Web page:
Ismail Ben Ayed

Algorithms to better interpret medical images

May 10, 2016
Ismail Ben Ayed, professor at ÉTS, proposes to utilize
artificial intelligence to analyze and interpret medical images.
Each day, clinicians are inundated with billions of images obtained from X-rays, ultrasound scans, magnetic resonance imagining, and tomography. A professor at the École de technologie supérieure (ÉTS), Ismail Ben Ayed, believes this is an untapped medical potential.

And we can understand why: Analyzing and interpreting all this data is a painstaking task! Take for example: "To calculate the ejection fraction of the heart [editor's note: heart pumping efficiency] a radiologist must study approximately 400 images in two dimensions, and on each image they must design the contours of the left ventricle to record approximations of the differences in volume, and then imagine everything in three dimensions. The whole process takes time," laments the engineer. Quite a lot of time...   

The solution? Tap into artificial intelligence. "Between 2012 and 2015, artificial vision has seen major breakthroughs," states Mr. Ben Ayed. "Just think about Facebook's facial recognition program. Today, we are trying to do the same thing in the medical field. However, it is a lot more complex to have a machine identify a tumour than it is to recognize a cat or a table."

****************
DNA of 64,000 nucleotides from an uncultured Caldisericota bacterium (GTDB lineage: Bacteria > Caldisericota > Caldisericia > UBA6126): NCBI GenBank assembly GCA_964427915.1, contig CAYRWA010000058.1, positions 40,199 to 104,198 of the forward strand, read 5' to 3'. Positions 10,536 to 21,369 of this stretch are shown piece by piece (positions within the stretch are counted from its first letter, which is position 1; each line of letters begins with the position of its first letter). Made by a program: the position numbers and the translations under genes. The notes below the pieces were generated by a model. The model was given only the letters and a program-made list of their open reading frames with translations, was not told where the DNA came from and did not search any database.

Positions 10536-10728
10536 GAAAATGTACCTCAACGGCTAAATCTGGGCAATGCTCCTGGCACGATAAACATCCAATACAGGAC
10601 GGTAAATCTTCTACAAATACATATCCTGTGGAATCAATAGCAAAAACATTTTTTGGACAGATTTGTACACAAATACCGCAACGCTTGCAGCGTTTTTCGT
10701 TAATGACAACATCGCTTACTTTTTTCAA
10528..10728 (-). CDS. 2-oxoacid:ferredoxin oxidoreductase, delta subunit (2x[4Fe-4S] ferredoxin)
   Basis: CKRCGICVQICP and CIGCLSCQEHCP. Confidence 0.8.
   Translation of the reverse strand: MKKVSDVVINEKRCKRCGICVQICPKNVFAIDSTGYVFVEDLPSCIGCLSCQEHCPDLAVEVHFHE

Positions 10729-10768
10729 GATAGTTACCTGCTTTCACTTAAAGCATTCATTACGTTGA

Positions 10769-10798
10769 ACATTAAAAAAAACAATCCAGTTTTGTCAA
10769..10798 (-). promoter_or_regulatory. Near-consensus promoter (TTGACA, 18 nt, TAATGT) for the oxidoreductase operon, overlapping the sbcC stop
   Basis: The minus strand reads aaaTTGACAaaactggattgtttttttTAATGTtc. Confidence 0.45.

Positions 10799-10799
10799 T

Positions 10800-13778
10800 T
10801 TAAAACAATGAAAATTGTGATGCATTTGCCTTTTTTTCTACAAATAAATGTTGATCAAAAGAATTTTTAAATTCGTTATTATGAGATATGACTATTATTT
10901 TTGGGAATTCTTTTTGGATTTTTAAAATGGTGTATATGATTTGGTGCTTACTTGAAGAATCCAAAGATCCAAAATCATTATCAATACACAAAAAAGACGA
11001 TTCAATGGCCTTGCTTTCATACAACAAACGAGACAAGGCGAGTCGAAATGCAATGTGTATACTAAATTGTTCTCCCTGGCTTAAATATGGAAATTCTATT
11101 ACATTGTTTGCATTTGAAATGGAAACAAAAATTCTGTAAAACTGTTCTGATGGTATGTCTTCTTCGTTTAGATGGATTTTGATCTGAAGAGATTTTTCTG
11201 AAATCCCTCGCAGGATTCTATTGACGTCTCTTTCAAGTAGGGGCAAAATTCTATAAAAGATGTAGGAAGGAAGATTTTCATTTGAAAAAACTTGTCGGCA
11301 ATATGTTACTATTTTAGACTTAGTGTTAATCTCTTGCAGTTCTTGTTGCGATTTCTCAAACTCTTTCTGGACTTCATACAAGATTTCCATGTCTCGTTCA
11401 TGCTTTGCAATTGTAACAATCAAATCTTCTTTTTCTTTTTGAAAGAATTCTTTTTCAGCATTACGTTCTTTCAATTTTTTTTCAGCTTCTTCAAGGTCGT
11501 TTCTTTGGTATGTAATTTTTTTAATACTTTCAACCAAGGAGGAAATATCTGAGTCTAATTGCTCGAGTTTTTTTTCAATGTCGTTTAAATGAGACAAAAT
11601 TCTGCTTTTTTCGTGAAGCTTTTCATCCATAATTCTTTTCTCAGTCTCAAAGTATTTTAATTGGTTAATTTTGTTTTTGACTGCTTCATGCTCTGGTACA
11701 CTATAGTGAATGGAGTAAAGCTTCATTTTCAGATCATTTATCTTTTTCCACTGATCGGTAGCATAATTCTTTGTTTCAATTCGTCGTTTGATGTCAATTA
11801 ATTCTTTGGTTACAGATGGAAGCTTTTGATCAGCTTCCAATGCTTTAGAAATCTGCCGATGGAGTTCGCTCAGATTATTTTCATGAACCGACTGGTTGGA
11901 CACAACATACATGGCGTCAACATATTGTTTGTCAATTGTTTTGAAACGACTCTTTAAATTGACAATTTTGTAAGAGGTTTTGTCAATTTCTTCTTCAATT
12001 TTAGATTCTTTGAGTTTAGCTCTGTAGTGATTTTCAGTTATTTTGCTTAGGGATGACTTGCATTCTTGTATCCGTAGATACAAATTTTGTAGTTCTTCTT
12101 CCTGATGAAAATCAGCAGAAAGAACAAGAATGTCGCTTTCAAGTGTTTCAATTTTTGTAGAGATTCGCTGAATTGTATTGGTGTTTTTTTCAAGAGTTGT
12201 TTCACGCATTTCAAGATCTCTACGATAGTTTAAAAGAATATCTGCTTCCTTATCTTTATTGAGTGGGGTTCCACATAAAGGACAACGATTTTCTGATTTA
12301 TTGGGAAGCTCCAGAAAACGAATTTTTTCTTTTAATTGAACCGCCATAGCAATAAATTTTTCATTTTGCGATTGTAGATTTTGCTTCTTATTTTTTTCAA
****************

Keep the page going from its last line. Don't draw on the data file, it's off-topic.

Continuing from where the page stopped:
Using advanced algorithms, Professor Ben Ayed is attempting to introduce a portion of medical knowledge in computer programs to facilitate the work of surgeons and radiologists. When he worked at GE Healthcare, a company that provides medical services and technologies, Professor Ben Ayed perfected a software program that is able to evaluate the ejection fraction of the heart. He also developed an algorithm that automatically annotates the bones of the spinal column. These two programs are already being used in hospitals.

"We have resolved problems that are rather basic in comparison with what is facing us in future," predicts the researcher, who was recently named to the ÉTS research chair on artificial intelligence and medical imagery.

Ismail Ben Ayed dreams of creating algorithms that can detect what is invisible to the naked eye, and thus predict diseases. He cites as an example people with back problems. "We estimate that approximately 5% of patients who have an MRI for this type of pain present a risk of an abdominal aortic aneurism," he states. "If this happens, it causes immediate death. Imagine a program that would automatically indicate an abnormal diameter of the aorta, a sign that there is an imminent risk of rupture. We could save lives. We could also correlate images drawn from thousands of surgeries, which would allow us to prevent post-surgery problems in patients."
Pour information
Sourced from: "Santé : un système dans la tourmente"
Insert produced by Québec-Science
Edition of April-May 2016

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